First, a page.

Office Manager Deniz McCay, who has worked at PestMasters for more than a decade, describes Boose as "the nicest, most honest, most compassionate man I’ve ever worked for. He’s a very clever businessman, but what sepa-rates him from other successful businesspeople is his honesty and integrity.
"At times everyone gets mad at their employer and they may think the grass is greener somewhere else, but that’s not the case at PestMasters. It’s a great place to work. If you’re good to Dave, he’ll be good to you."
So, what does the future hold for PestMasters Termite & Pest Control? "We want to continue to grow," Boose says. "Last year we grew 20% and this year we’re on track to grow 10% to 20% again, so I’m excited about the future. We’ve got great employees at PestMasters. I want this company to grow so they can continue to advance." Spoken like a true entrepreneur. n
The Ultimate Family Man
David Boose is described by all who know him as the ultimate family man. While he enjoys his work, Boose also takes time out of his busy schedule to enjoy his family. His daughter, Kristen, 22, recently graduated from the University of Virginia and is a high school Latin teacher. His son, Daniel, 17, plays piano and is a reporter for his high school newspaper. His wife of 31 years, Susan, is a stay-at-home mom who worked as an administrative assistant at Sun Oil Company before marrying Boose, her high school sweetheart.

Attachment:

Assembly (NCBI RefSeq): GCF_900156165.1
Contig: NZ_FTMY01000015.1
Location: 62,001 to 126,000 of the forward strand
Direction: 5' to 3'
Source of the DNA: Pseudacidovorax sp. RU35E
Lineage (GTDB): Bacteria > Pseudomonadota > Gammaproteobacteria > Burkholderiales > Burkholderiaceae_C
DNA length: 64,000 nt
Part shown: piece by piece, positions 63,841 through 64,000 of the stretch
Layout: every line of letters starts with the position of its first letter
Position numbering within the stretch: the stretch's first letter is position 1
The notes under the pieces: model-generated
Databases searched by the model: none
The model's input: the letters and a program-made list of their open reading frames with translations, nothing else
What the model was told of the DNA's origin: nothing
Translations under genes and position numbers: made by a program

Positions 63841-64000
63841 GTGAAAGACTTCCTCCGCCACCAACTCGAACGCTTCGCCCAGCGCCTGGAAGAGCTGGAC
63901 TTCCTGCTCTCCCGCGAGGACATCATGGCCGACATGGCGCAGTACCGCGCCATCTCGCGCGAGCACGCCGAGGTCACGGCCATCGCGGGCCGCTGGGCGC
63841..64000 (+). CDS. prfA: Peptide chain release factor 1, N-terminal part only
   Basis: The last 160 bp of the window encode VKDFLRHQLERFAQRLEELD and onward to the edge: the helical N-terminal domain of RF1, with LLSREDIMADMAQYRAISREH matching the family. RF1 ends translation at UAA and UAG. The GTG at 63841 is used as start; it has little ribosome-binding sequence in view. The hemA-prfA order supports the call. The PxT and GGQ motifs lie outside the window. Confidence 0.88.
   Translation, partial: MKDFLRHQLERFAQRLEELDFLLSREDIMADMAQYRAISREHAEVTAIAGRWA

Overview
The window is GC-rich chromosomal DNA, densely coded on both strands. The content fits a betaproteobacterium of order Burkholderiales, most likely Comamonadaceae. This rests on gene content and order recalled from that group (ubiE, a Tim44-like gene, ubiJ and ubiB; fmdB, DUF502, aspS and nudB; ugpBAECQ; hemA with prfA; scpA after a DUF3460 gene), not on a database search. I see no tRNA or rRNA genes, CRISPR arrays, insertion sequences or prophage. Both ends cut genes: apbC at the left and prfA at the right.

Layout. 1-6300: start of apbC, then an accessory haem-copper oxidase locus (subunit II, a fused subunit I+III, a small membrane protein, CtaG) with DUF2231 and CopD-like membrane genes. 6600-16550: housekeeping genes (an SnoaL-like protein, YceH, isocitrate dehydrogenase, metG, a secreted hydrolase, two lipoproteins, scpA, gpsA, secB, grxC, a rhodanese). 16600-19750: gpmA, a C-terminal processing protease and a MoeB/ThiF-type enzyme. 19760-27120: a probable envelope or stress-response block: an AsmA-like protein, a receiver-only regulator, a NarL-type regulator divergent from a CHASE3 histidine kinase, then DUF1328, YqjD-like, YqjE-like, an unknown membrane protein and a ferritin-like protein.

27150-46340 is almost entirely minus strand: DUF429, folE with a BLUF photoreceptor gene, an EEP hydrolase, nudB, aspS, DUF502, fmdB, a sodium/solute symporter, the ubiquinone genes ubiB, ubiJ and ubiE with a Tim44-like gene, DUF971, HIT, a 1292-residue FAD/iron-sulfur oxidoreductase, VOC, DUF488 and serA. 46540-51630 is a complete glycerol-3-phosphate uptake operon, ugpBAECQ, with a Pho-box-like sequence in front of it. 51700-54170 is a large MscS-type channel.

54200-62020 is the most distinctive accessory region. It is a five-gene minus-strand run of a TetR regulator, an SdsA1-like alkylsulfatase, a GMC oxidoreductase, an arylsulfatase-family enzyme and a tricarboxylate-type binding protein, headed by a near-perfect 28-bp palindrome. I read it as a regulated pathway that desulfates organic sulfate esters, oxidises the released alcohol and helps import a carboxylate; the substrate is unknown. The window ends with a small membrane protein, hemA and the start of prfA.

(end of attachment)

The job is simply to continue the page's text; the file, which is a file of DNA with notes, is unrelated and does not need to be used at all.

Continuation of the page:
Business Group Involvement Pays Dividends
Along with being a respected entrepreneur, David Boose is also a respected business leader in the Richmond area. He serves on the Board of Directors of the Better Business Bureau of Central Virginia and is also a member of the Virginia Council of CEO’s.
“My association with these groups has raised the profile of PestMasters and played an important role in the growth of the company over the years,” he says. “Not only have I learned a lot from my work with Better Business Bureau and the Virginia Council of CEO’s, but I’ve developed some important business relationships with other prominent members of the business community. That’s the primary benefit to involvement in these kinds of groups.”